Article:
Home Us bishops History can aid understanding of current racial unrest, researchers say

History can aid understanding of current racial unrest, researchers say


WASHINGTON, DC – When Georgetown University and the Jesuits began trying to redeem themselves for selling 272 slaves to a Louisiana plantation in the 1830s, leaders at the Catholic institution of higher learning went to- beyond their apologies and their offers of restitution.

Georgetown officials started the Georgetown Slavery Archive in 2016 and put it online for people to access because they felt it was important to help people understand the past as a way to secure the future.

“Anything you think society should do today to address the legacy of slavery and other forms of racism must be grounded in a sincere understanding of history,” Adam said. Rothman, Georgetown history professor and senior curator of slavery. archive.

“People need to know what happened,” Rothman told Catholic News Service. “If you don’t know what happened, and if you don’t know it in detail, I don’t think you can even imagine possibilities for reconciliation or redress today.”

The harmful effects of racism on American society and how racism is embedded in American government systems and churches has been a concern of Pope Francis and many American bishops.

This is a difficult subject for many Americans to talk about or even acknowledge and in the current American political climate there has been a push back from educational programs that teach the horrors of slavery, the continued enforced servitude among men and women of color after the Civil War and into the 20th century and persistent societal racism.

Some Republican politicians have expressed concern that this approach to history in schools will convince white people that they are inherently racist and that they should feel guilty for the benefits of their race.

Several US states have pushed for laws or other measures to restrict how race and racism can be taught in schools, a move that worries teachers’ unions and educators that such limits will minimize the role that Past injustices still have on society today.

Cardinal Wilton D. Gregory of Washington — the only black cardinal in the United States — told CNS he doesn’t believe American society will ever be able to resolve its racial struggles if schools limit how they present the story.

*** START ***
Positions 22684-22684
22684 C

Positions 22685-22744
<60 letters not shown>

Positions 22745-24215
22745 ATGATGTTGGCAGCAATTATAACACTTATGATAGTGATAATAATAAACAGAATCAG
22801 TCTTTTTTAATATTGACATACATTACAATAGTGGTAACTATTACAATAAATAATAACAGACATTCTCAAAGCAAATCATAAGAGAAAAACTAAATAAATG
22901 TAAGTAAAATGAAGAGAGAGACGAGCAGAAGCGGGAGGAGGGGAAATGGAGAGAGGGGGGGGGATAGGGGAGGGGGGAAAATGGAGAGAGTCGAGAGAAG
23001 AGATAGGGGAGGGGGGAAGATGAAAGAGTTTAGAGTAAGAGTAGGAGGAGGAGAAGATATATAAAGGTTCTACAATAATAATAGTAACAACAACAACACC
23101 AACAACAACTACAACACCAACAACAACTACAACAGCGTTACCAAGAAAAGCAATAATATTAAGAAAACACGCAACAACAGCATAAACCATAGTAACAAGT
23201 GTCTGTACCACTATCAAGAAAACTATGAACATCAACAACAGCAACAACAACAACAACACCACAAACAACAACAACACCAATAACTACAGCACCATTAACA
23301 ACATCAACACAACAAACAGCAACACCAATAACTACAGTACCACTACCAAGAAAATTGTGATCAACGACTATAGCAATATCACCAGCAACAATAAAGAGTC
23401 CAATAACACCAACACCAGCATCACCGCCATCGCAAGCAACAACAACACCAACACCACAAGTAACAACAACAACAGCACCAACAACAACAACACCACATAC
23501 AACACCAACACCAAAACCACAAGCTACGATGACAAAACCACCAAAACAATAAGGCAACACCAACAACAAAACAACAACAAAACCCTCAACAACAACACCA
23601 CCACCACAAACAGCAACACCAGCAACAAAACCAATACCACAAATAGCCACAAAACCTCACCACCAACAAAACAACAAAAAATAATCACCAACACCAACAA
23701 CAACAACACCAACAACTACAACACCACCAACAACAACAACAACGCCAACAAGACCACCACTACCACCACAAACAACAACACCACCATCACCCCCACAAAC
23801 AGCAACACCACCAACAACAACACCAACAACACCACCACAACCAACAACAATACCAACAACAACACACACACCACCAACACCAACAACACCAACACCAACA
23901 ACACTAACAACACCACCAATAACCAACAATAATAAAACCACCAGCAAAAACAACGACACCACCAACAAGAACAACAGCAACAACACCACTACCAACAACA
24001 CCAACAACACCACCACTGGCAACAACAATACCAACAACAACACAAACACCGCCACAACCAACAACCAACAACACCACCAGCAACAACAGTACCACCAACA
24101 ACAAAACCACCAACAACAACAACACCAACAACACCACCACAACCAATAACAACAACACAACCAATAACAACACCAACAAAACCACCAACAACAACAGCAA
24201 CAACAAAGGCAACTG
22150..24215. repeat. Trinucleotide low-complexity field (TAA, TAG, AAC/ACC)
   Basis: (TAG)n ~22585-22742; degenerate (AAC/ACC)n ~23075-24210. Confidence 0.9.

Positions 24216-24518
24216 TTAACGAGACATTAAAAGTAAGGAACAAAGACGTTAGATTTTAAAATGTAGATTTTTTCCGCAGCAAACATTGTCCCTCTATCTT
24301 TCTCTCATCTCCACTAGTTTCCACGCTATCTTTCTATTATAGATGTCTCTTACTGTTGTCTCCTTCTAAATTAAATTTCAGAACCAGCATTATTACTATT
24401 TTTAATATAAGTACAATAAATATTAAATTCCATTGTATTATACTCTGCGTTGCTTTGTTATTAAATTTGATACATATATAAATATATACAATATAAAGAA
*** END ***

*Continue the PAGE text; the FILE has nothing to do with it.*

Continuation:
Rothman pointed out that mid-twentieth-century textbooks did not adequately address the gruesome details of slavery, acknowledged that states that seceded from the union during the Civil War cited the institution of slavery as a reason to do so, or educated about continued oppression and racial violence throughout the 20th century.

Joseph Geeter, a black parishioner at St. Barbara Catholic Church in Philadelphia, doesn’t believe it’s a coincidence that there’s controversy over how America’s racial history is taught in the classroom after the murder of George Floyd in 2020 by a white Minnesota police officer, an event that sparked racial justice protests across the country.

Geeter said he still experiences the effects of bigotry in the workplace, church and society and agrees the story can help skeptics of existing systemic racism see beyond a narrative that romanticized darker chapters of the past.

Dealing with the integral version of the past is essential to moving toward racial healing and equality, said Joe Ferrara, vice president of Georgetown University and chief of staff to the president of the university.

When Georgetown joined a coalition of colleges called Universities Studying Slavery in 2015, it was a small group of mostly Virginia schools, but had grown to 80 higher education institutions by 2022, Ferrara said. .

“More people are trying to engage with this story,” he said, “and that’s a good thing.”